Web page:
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Question about god classes.

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Lets say I have many classes that will be used in a game (Rendering class, music class, scripting class...) and I have one classe that takes these classes and in the darkness binds them. Is this class a God class still?

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quote:
Original post by Magmai Kai Holmlor
Depends on how tightly coupled it is to the many classes.

Refer to the meditator pattern.


Well, this Lord of the Classes would just act as a messaging system that the other classes could use to communicate with each other.

EDIT: I forgot to ask something. Why do people have beefs with god classes anyway? How else can I tie everything together in my program if not with one class?

[edited by - tHiSiSbOb on April 3, 2004 2:58:21 PM]

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quote:
Original post by tHiSiSbOb
How else can I tie everything together in my program if not with one class?



whit name spaces. but you probably ment class solution.



[edited by - Craazer on April 3, 2004 3:19:51 PM]

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quote:
Original post by Magmai Kai Holmlor
Refer to the meditator pattern.

Hmmm, I thought that was the pattern that never actually did anything... (compare the sleep-pattern)

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thats the first time i''ve heard a master processing system called a god class, but sure why the heck not, we need more terms like that. just imagine in 20 years.

Programer: So i tooketh the arcane IPC of sorlan a wrapethed it about the sinfull API of quarlacran. then, from the higest heavens arived the GOD class which unfied all classes under one proud bane and beat back memory leaks into the lowest pits of the garbage bin.

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quote:
Original post by Cibressus
thats the first time i''ve heard a master processing system called a god class, but sure why the heck not, we need more terms like that. just imagine in 20 years.

Programer: So i tooketh the arcane IPC of sorlan a wrapethed it about the sinfull API of quarlacran. then, from the higest heavens arived the GOD class which unfied all classes under one proud bane and beat back memory leaks into the lowest pits of the garbage bin.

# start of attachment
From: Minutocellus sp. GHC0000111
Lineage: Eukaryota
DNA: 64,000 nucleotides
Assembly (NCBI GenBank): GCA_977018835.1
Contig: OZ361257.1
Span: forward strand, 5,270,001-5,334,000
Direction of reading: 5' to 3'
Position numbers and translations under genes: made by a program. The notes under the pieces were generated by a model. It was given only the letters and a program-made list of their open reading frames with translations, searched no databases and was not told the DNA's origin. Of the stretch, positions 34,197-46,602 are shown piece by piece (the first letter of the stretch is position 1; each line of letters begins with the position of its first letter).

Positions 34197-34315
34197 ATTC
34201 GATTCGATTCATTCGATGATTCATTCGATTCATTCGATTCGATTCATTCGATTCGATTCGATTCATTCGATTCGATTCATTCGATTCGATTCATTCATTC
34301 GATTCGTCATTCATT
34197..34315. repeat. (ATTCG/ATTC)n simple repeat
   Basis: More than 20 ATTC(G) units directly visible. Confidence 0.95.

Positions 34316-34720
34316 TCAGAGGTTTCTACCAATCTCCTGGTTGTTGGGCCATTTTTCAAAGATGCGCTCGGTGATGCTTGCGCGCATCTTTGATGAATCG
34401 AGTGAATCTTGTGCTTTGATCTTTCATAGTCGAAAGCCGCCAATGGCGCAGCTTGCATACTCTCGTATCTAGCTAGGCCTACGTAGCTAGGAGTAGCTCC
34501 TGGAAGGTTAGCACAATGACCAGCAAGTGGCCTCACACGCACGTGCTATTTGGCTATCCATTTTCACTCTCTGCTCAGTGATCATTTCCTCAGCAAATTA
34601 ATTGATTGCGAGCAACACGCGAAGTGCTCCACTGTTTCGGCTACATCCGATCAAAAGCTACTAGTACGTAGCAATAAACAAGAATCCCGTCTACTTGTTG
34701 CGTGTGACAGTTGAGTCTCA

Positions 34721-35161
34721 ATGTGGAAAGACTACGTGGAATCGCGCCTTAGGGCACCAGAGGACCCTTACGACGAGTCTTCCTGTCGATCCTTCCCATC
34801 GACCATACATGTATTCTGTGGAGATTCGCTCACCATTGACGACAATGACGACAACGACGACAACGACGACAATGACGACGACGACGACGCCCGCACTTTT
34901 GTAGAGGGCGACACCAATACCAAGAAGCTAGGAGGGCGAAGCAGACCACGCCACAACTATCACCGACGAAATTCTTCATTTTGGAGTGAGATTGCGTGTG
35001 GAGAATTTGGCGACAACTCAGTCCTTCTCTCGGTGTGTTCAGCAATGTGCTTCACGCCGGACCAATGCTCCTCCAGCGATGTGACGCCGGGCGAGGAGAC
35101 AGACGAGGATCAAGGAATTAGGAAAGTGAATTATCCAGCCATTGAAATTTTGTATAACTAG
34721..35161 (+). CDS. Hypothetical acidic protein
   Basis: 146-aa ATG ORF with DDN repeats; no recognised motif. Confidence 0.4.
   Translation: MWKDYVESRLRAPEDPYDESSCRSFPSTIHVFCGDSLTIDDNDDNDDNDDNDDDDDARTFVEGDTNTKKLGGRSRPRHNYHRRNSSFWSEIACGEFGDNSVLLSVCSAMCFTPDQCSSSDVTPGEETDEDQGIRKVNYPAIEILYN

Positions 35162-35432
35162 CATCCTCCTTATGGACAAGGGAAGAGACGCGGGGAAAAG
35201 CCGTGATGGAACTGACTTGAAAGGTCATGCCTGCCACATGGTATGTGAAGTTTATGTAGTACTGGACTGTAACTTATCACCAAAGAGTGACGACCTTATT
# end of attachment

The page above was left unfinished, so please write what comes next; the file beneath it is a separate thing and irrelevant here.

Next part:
LOL, really funny

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I would say tha rather than having a GOD class I like to have a Systems class in my engine. In this System class I can then Add loaded modules and sort them accorting to cathegorys. Like:

Renderer - GLRenderer, D3DRenderer
Sound - DXSound, SomeOtherSound
etc...

And also have an ActiveSystems map where you for each cathegory have an active System eg:

Renderer - D3DRenderer
Sound - SomeOtherSound

Then this class could export a function like:

Module GetModule(const char* sModuleID, void** &pInterface);

to every module while the module is loaded. Now every module has access to other modules...

The best way of loading cathegorys and modules would be to have a script file like core.cfg and read from that file and load all the cathegorys and modules. This way you can later in the developement add a new system cathegory like:

Script - CLikeScriptSystem, HaskelLikeScriptSystem
SceneManager - OutDoorSceeneManager, InDoorSceeneManager

This is done easily by loading another .cfg file...
And now each System can use the new loaded module you
newly created.

I think it''s better to have a structure like this rather than having a GOD class or having namespaces.

The only negative I can find with this is that everything is built on Interfaces and sometimes it can be hard to build all the Systems with a common interface for each cathegory. Though if you manage to do this you will have a very flexible engine where you can add new Systems by simply creating DLL''s and later on activate the system from a .cfg file. The only thing I you will need to actually recompile for is if you change something structurally or want to add another platform... then you will need to add ModuleLoading functions etc...

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I usually use a system like this:

class CGame
{
public:
Run();

private:
Init();
MainLoop();
Shutdown();

CGraphics m_graphics;
CSound m_sound;
CNetwork m_network;
...
// Game vars

};

CGame::Run()
{
Init();

while(gameIsRunning) // GetMessage/PeekMessage

{
MainLoop();
}

Shutdown();
}

CGame::MainLoop()
{
switch(gameState)
{
...
case SOME_STATE:
{
m_network.ReceiveDataFromClients();
GetInput();
ProcessInput();
m_graphics.DrawSomeStuff();
m_sound.PlaySomeSounds();
m_network.SendDataToClients();

break;
}
}
}


So in a way, my CGame class is basically a God class, except it does more than just combine all of the other classes and interacts with them - it does plenty of its own work, i.e. non-engine specific game stuff.

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